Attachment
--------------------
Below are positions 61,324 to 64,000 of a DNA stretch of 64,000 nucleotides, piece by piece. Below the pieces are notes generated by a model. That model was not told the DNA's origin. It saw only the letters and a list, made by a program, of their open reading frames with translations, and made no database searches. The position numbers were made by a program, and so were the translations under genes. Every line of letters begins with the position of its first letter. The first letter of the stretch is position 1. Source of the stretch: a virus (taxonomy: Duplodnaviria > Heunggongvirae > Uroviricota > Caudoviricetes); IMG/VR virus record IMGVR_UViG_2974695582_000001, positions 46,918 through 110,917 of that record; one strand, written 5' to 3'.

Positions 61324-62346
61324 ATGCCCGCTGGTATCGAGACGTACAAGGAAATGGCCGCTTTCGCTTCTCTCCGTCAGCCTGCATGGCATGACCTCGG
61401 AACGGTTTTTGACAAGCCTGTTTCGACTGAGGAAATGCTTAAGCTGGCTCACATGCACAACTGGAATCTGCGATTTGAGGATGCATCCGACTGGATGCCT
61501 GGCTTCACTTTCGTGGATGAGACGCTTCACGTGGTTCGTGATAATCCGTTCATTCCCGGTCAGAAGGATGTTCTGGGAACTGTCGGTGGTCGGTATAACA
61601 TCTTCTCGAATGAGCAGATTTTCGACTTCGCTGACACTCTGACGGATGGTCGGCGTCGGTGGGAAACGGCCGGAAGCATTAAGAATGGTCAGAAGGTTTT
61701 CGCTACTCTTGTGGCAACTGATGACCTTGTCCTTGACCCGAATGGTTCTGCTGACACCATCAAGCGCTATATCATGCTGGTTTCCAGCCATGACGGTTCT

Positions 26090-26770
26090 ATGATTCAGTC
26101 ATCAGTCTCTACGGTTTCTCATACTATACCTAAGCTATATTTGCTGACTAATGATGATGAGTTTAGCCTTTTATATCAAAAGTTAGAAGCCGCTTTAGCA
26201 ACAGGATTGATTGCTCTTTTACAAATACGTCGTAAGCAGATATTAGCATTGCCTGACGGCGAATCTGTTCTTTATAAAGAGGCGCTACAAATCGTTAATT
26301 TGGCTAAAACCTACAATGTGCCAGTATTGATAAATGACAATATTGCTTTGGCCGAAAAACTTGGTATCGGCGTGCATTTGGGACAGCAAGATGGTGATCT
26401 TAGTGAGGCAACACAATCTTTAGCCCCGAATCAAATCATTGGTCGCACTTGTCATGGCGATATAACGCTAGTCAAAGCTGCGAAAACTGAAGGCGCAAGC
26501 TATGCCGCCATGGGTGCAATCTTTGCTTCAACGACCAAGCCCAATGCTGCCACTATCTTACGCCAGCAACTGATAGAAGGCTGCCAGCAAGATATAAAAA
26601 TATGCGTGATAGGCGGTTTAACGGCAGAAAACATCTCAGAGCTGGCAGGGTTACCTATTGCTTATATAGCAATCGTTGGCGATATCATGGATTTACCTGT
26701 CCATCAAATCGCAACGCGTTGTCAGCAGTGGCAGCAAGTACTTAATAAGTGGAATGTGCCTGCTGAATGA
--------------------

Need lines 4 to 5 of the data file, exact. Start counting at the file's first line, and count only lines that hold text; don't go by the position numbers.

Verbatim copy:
61401 AACGGTTTTTGACAAGCCTGTTTCGACTGAGGAAATGCTTAAGCTGGCTCACATGCACAACTGGAATCTGCGATTTGAGGATGCATCCGACTGGATGCCT
61501 GGCTTCACTTTCGTGGATGAGACGCTTCACGTGGTTCGTGATAATCCGTTCATTCCCGGTCAGAAGGATGTTCTGGGAACTGTCGGTGGTCGGTATAACA